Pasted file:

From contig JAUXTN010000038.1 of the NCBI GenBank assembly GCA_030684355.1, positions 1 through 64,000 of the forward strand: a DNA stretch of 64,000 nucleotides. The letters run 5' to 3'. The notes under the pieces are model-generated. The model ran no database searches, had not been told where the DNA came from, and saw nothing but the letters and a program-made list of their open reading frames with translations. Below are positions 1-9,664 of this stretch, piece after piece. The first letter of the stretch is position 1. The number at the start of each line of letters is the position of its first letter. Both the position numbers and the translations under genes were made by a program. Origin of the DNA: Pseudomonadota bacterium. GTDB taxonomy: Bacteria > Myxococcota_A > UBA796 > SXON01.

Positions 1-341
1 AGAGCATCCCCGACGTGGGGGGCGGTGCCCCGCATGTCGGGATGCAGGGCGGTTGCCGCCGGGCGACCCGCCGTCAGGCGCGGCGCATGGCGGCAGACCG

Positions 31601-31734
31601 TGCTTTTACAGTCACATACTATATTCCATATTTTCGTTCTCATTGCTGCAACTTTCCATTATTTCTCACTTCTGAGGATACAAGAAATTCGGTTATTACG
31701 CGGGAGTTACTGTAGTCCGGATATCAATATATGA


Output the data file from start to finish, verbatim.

From contig JAUXTN010000038.1 of the NCBI GenBank assembly GCA_030684355.1, positions 1 through 64,000 of the forward strand: a DNA stretch of 64,000 nucleotides. The letters run 5' to 3'. The notes under the pieces are model-generated. The model ran no database searches, had not been told where the DNA came from, and saw nothing but the letters and a program-made list of their open reading frames with translations. Below are positions 1-9,664 of this stretch, piece after piece. The first letter of the stretch is position 1. The number at the start of each line of letters is the position of its first letter. Both the position numbers and the translations under genes were made by a program. Origin of the DNA: Pseudomonadota bacterium. GTDB taxonomy: Bacteria > Myxococcota_A > UBA796 > SXON01.

Positions 1-341
1 AGAGCATCCCCGACGTGGGGGGCGGTGCCCCGCATGTCGGGATGCAGGGCGGTTGCCGCCGGGCGACCCGCCGTCAGGCGCGGCGCATGGCGGCAGACCG

Positions 31601-31734
31601 TGCTTTTACAGTCACATACTATATTCCATATTTTCGTTCTCATTGCTGCAACTTTCCATTATTTCTCACTTCTGAGGATACAAGAAATTCGGTTATTACG
31701 CGGGAGTTACTGTAGTCCGGATATCAATATATGA